A Guide to the William Hewitt Phillips Papers, 1918-2008 Phillips, William Hewitt Papers Ms2005-019

A Guide to the William Hewitt Phillips Papers, 1918-2008

A Collection in
Special Collections
Collection Number Ms2005-019


Special Collections, Virginia Tech

Special Collections, University Libraries (0434)
560 Drillfield Drive
Newman Library, Virginia Tech
Blacksburg, Virginia 24061
Phone: (540) 231-6308
Fax: (540) 231-3694
Email: specref@vt.edu
URL: http://spec.lib.vt.edu/

©2014 By Virginia Tech. All rights reserved.

Processed by: Katie Cox; John M. Jackson, Special Collections

Special Collections, Virginia Tech, Blacksburg, Va.
Collection Number
William Hewitt Phillips Papers, 1918-2008
Physical Characteristics
28.5 cu. ft. 57 boxes; 1 oversize folder
Phillips, William H., (William Hewitt), 1918-2009
Papers of William Hewitt Phillips, NACA and NASA Langley Research Center aerospace engineer (and chief of Flight Dynamics and Control Division from 1970 to 1979), including lecture notes, reports and memoranda tracing the development of Phillips' theories while at Langley, spanning from his work on World War II-era aircraft to the early U.S. space program and beyond, as well as his interest in model aircraft.

Administrative Information

Access Restrictions

Collection is open to research.

Use Restrictions

Permission to publish material from the William Hewitt Phillips Papers must be obtained from Special Collections, Virginia Tech.

Preferred Citation

Researchers wishing to cite this collection should include the following information: William Hewitt Phillips Papers, Ms2005-019 - Special Collections, Virginia Polytechnic Institute and State University.

Acquisition Information

The William Hewitt Phillips Papers were donated to Special Collections in 2005 and 2010.

Processing Information

The processing, arrangement and description of the 2005 accession of the William Hewitt Phillips Papers commenced in September 2008 and was completed in February 2009. Processing of the second accession commenced in July 2014 and was completed in September 2014.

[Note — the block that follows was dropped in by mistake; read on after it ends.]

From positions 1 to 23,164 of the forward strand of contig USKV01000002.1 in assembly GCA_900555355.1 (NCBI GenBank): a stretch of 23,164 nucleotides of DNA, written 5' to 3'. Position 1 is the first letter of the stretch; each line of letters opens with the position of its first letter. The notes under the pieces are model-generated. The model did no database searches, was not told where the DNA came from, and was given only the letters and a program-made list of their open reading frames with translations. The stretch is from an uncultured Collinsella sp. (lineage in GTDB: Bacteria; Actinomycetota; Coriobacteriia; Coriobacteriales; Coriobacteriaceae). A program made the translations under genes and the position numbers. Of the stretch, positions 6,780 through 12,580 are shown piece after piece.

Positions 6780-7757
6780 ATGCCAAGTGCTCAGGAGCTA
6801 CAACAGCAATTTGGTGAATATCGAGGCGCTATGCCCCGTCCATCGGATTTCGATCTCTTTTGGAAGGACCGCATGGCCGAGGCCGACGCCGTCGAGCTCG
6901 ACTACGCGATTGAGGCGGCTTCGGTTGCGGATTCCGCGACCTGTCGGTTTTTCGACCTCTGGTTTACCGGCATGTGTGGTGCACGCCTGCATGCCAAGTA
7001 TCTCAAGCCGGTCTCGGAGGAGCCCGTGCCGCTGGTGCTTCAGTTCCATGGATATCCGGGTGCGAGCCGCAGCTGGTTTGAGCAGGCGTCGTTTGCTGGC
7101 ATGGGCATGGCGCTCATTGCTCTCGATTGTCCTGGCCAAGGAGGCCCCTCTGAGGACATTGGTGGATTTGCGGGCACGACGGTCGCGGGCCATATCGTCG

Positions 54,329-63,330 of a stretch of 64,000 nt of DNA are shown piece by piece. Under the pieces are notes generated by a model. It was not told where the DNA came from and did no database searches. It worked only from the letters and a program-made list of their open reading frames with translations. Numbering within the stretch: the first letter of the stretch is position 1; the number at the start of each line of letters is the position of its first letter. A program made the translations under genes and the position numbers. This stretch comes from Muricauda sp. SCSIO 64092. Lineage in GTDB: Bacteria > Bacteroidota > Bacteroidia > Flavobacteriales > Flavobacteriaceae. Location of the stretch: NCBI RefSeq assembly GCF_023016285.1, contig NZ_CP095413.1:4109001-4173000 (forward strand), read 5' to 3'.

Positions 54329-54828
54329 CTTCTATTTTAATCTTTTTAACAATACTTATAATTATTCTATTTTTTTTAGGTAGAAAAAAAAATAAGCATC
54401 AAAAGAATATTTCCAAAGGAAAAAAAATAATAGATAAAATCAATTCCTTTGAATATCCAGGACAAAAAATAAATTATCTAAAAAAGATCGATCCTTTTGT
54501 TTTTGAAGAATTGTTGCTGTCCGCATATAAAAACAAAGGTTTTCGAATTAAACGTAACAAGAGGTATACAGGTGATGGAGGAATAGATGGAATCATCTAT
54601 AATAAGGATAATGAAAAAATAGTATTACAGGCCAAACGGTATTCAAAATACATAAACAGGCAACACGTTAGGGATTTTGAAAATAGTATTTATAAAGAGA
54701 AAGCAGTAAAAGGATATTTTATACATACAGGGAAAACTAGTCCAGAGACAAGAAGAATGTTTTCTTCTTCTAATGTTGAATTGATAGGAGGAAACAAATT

Biographical Information

William Hewitt Phillips, known more familiarly as Hewitt Phillips, was born in Merseyside, England, in 1918, but moved with his parents at age two to the United States. He studied aeronautical engineering at the Massachusetts Institute of Technology (MIT), obtaining an S. B. degree in 1939 and an S.M. in 1940. During his childhood, he developed an interest in model aircraft, and he maintained an active interest in the hobby throughout his life.

In July 1940, Phillips commenced service with the National Advisory Committee for Aeronautics (NACA), where he was assigned to the Flight Research Division at Langley Research Center (Hampton, Virginia), specializing in the study of aircraft flying qualities and stability. Within this broader assignment, Phillips' task involved the improvement of World War II military aircraft flying qualities. Following the war, Phillips' research related to the development of jet-powered fighter airplanes, supersonic airplanes, stability augmentation and its effect on pilot control, automatic control, and gust alleviation. In 1947, Phillips married Viola Ohler, then head of Langley's editorial office. The couple had three children.

As the U. S. space program commenced, Phillips became chief of the Space Mechanics Division, supervising research in the areas of space rendezvous, navigation, and lunar landing and developing flight simulators for the Gemini and Apollo programs. To train astronauts for lunar landings, Phillips developed the Lunar Landing Facility. He later served as an analyst and consultant in the development of the space shuttle.

Phillips retired from NASA in February 1979 but continued in the position of distinguished research associate, performing original research on solar-powered aircraft, propellers, airfoil design and wind-tunnel studies of the use of canard surfaces for the space shuttle. He died in 2009.

Scope and Content

This collection contains the papers of William Hewitt Phillips, an aerospace engineer for the National Advisory Committee for Aeronautics (NACA) and National Air and Space Administration (NASA) at Langley Research Center and chief of the Flight Dynamics and Control Division from 1970 to 1979. The collection includes lecture notes, reports and memoranda tracing the development of Phillips' theories while at Langley and spans from his work on World War II-era aircraft to the early U.S. space program and beyond, as well as his longstanding and active interest in model aircraft design and testing. These papers include calculations of various numerical values in relation to various aircraft and spacecraft, as well as drawings and other illustrations. The collection also contains a set of Phillips' official reports, files devoted to lectures delivered by Phillips, and notes from courses and lectures presented by others. Major topics in this collection include aircraft stability and control; gust alleviation; wing theories; types of planes; shuttles; airfoils; gliders; simulation of space operations (particularly the Lunar Landing Research Facility), and model aircraft.